In Tune > Society > Bösendorfer - Carrying the Coat of Arms of Austria
by Georg Predota | April 29th, 2015

standard Bösendorfer
Carrying the Coat of Arms of Austria

liszt_pianoEvery pianist knows that the standard grand piano has an 88-key keyboard! And in general, this assumption is certainly correct. However, if you stumble across the Bösendorfer Imperial Model 290 or the Bösendorfer Model 225, you will notice that these exceptional pianos sport 97 and 92 keys, respectively! This extension of the regular piano keyboard was the result of a request from Ferruccio Busoni in 1901. The famed pianist was looking for a custom-made piano that would allow him to faithfully transcribe some Bach organ works that originally called for a 32-foot bass pipe. To everybody’s surprise, the addition of the extra 9 bass notes had far-reaching consequences on the sonic characteristics of the instrument. Even when these extra notes are not directly struck, they richly resonate with the rest of the keyboard to produce a full-bodied richer and darker sound.

Franz Schubert: Piano Sonata No. 21 in B-flat Major, D. 960 (Bösendorfer No. 23274)
BSD_liszt_and_emperor_001It all started on 25 July 1828, when Ignaz Bösendorfer registered his business as a piano maker in Vienna. Bösendorfer was the son of a carpenter who had studied at the Academy of Fine Arts. After completing an apprenticeship with the well-known piano builder Joseph Brodman—one of about 150 independent piano builders making their living in the city—Bösendorfer established his own workshop. He immediately went to work on improving the instrument. Above all, he wanted to maintain the mellow string sound while increasing the volume and sustaining power of the instrument, particularly in a powerful bass register. Bösendorfer’s effort quickly paid off as the Bösendorfer piano won a number of gold medals at industry exhibitions. And Emperor Ferdinand I granted the piano builder the title of “Imperial and Royal Forte piano Purveyor to the Court” in 1839. But it was the testimonial of Franz Liszt that really got the piano off the ground. After trying out a number of instruments, Liszt writes, “The perfection of a Bösendorfer exceeds my wildest expectations… In my opinion his pianos are the most perfect ones, sonorous and pleasing to the touch.”

When Ignaz Bösendorfer died in 1859, the company was taken over by his son Ludwig. Ludwig took the business to new heights, expanded the production facilities, and the Bösendorfer-Saal became one of the premiere performing venues in the city. However, Ludwig also affected exports into all corners of the globe. To celebrate the establishment of diplomatic relations between the Austria-Hungarian and the Japanese empire, an ornate Bösendorfer grand piano was presented to the Japanese emperor. And if you win the “Bösendorfer Piano Competition,” established in 1889 and still going strong today, you could take home a “premium piano” as your reward. By the turn of the 20th century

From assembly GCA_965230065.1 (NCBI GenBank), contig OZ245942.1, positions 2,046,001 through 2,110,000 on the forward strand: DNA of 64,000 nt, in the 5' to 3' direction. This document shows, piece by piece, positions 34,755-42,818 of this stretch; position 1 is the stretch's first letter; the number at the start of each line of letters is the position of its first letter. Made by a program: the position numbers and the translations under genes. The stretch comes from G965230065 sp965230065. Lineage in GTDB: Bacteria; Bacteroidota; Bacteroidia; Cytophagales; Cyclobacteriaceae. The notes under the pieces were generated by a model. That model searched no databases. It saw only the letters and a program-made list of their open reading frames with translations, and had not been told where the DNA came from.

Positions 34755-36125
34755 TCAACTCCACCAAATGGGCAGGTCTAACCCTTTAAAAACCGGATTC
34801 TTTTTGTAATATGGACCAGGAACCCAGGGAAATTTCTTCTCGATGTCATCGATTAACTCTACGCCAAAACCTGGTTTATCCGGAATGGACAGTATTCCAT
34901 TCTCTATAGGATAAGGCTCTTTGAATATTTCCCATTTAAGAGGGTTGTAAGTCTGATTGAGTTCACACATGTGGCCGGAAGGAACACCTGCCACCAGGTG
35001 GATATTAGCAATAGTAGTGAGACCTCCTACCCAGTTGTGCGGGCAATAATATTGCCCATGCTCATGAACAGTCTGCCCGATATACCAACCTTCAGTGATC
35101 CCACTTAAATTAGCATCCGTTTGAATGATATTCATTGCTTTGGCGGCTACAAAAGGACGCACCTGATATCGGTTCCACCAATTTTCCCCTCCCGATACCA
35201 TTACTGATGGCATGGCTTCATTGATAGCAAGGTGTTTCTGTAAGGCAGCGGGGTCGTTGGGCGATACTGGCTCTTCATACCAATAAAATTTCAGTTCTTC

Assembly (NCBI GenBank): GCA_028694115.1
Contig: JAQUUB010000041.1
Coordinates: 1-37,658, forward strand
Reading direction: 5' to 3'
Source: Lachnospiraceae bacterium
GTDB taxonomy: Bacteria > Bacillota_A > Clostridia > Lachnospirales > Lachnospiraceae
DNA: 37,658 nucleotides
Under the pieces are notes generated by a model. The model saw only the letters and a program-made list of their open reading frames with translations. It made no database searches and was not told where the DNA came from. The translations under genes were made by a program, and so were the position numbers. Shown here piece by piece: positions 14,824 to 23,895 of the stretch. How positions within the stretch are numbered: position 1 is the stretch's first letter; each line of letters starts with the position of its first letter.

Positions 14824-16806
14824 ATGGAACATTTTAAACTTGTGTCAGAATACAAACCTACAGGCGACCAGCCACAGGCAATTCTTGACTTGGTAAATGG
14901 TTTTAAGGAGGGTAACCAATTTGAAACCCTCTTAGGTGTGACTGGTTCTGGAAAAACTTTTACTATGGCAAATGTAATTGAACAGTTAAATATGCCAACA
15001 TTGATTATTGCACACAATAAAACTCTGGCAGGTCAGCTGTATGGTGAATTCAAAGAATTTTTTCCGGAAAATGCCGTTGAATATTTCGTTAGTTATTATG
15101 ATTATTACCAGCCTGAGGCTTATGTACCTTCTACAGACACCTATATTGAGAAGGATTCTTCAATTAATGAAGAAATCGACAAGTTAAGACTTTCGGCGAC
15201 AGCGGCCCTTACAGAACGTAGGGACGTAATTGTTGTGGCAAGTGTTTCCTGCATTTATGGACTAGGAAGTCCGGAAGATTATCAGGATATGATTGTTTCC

“Bösendorfer had taken the music-making voice of Vienna, extracted it out of the air, from the hearts of its people, from the depth of his own being and captured it in the ebony shrine of his pianos so that, enclosed within, it could be transported throughout the entire world.” Bösendorfer pianos had become the quintessence of the Viennese musical sound.

1984559_origWith the creation of the “Imperial,” sporting the extra 9 bass notes, Bösendorfer had created its flagship piano. Special pianos were designed by the most prominent architects of its time, including Theophil Hansen, Anton Grosser, Hans Makart and Josef Hoffmann. Following the devastating conflicts in the first half of the 20th century, however, Bösendorfer found it difficult to compete in the realities of the modern marketplace. Despite continuing the excellence of craftsmanship, the company was eventually sold to Kimball International, parent company of Kimball Pianos in 1966. The company returned to Austrian hands in 2002, but by 2007 all stock in Bösendorfer was sold to the Yamaha Company. Bösendorfer pianos are still exclusively built by hand. The wood is harvested during winter months and aged for 5 years in order to achieve the correct humidity and stability. The rim is made of solid sections of spruce—rather than bent veneers—all contributing to the instrument’s singing and sustained sound that has been the hallmark of the company for the last 180 years. Yet, the 21st century has come to Bösendorfer as well, as it has developed a digital grand piano reproducing system. Easily fitted to most Bösendorfer pianos, it allows for the direct recording and playback of pieces, digitally encoding all nuances of the performances.

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